I posted this meme to social media yesterday and intended to add a few words about the controversy in Indiana here.
This photo shows pretty damning evidence that Indiana’s religious freedom law is a veiled — thinly veiled — attempt to legislate discrimination, no matter how much Gov. Mike Pence claims that is not the case:
This whole issue boils down to the U.S. Supreme Court’s decision on Hobby Lobby erroneously declaring that a corporation can be considered “a person” under the federal religious freedom law in denying employees insurance coverage. Essentially, thanks to the court, companies can now claim an exemption from federal law based on religion. Indiana and Mississippi are the only states to have passed their own religious freedom laws, while similar bills in Oklahoma and Georgia have more or less been scrapped.
Pence has claimed that Indiana’s bill is the same as the federal law that was signed into law in 1993 under then-President Bill Clinton, which, of course, begs the questions: If the bill is no different, isn’t it also redundant?
As Jay Michaelson, with The Daily Beast, points out, the Hobby Lobby decision and the notion of corporate personhood “changed the game”:
Now, does Gov. Pence know this? Of course he does. The law’s own supporters have used the same examples for years: the baker who shouldn’t have to bake a cake for a gay wedding, the photographer, the florist. To most of us, that looks like discrimination—putting a “No Gays Allowed” sign up on your storefront window.
And those are the best cases. RFRAs allow hospitals not to honor same-sex visitation rights, and doctors not to treat the children of lesbians.These are actual cases.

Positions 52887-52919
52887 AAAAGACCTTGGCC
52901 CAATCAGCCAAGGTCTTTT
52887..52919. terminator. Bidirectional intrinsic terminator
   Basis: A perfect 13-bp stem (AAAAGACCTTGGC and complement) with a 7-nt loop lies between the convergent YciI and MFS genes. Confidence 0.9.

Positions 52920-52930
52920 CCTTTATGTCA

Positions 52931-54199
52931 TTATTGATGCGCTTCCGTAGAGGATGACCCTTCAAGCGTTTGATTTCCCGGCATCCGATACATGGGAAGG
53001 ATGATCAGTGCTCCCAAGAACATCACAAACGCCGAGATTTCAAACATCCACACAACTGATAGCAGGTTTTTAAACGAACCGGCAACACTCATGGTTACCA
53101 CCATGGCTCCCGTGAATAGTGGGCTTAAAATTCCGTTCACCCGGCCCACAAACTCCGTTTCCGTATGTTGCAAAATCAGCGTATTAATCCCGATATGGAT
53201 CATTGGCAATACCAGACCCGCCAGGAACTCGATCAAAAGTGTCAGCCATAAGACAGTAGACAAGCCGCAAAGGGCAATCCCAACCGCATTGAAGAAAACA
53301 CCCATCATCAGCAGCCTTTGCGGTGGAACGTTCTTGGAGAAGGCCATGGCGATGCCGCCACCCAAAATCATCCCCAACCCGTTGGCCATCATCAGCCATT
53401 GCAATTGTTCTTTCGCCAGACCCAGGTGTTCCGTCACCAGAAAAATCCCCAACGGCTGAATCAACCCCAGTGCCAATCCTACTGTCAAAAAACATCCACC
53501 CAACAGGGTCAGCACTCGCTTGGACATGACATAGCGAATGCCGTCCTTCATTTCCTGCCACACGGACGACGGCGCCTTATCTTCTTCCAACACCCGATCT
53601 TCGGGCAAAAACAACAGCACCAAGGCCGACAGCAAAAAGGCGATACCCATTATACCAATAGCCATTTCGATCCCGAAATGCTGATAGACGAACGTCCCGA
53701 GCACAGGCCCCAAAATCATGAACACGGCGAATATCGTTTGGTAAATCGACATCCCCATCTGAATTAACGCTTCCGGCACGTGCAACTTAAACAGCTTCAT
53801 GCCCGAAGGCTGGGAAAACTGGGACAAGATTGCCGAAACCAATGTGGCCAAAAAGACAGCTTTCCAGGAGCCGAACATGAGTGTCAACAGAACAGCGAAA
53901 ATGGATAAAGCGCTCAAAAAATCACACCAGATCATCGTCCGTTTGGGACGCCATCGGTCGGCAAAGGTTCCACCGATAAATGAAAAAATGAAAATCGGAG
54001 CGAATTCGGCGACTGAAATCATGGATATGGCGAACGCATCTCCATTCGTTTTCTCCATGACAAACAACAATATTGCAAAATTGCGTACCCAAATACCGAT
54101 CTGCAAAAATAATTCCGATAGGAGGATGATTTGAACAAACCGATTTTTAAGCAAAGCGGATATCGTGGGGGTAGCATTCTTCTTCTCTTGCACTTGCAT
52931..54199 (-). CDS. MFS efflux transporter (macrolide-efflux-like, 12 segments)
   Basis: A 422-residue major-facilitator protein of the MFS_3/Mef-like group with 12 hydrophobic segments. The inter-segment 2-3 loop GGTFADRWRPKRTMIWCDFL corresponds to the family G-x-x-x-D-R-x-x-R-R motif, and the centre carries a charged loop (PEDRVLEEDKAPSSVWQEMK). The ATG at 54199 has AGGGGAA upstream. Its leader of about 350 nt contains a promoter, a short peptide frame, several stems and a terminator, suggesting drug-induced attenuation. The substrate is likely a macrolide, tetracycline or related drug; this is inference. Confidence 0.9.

Is Pence just lying, then? Well, not quite, because of … the right-wing echo chamber.
No matter how many times Gov. Pence says this isn’t about gays and isn’t about discrimination, the people standing behind him when he signed it are a who’s-who of anti-gay social conservatives.
Indiana is an example of what can happen when the bad precedent is set that the nation ought to start considering corporations as people and bestowing them with the power to serve the public or not based on religious preferences and priorities. It’s nothing more than civil rights codified in reverse, with race as the basis for discrimination simply replaced with religion. And it was as unethical in 1950 as it is in 2015.
UPDATE: As of Wednesday afternoon, lawmakers in Indiana were apparently working on a “fix” to the religious freedom bill that, according to the Indianapolis Star,
does not authorize a provider — including businesses or individuals — to refuse to offer or provide its services, facilities, goods, or public accommodation to any member of the public based on sexual orientation or gender identity, in addition to race, color, religion, ancestry, age, national origin, disability, sex, or military service.
The proposed language exempts churches or other nonprofit religious organizations — including affiliated schools — from the definition of “provider.”
The proposal was being “vetted” by Republicans in the state House and Senate, according to the newspaper. Micah Clark, with the American Family Association of Indiana, called the proposal a “water-down” (sic) version of the plan, while people who want the bill tossed out said it didn’t provide enough protections. Here is Katie Blair, with a group called Freedom Indiana:
We understand that lawmakers are working to ‘fix’ the Indiana RFRA that has done so much harm to Indiana over the past week, but we want to make it clear that we need full protection from discrimination against all LGBT Hoosiers across the state and a guarantee that this RFRA cannot be used to undermine any nondiscrimination protections. According to current media reports, the proposal being considered falls far short of these principles, leaving the door wide open for discrimination.”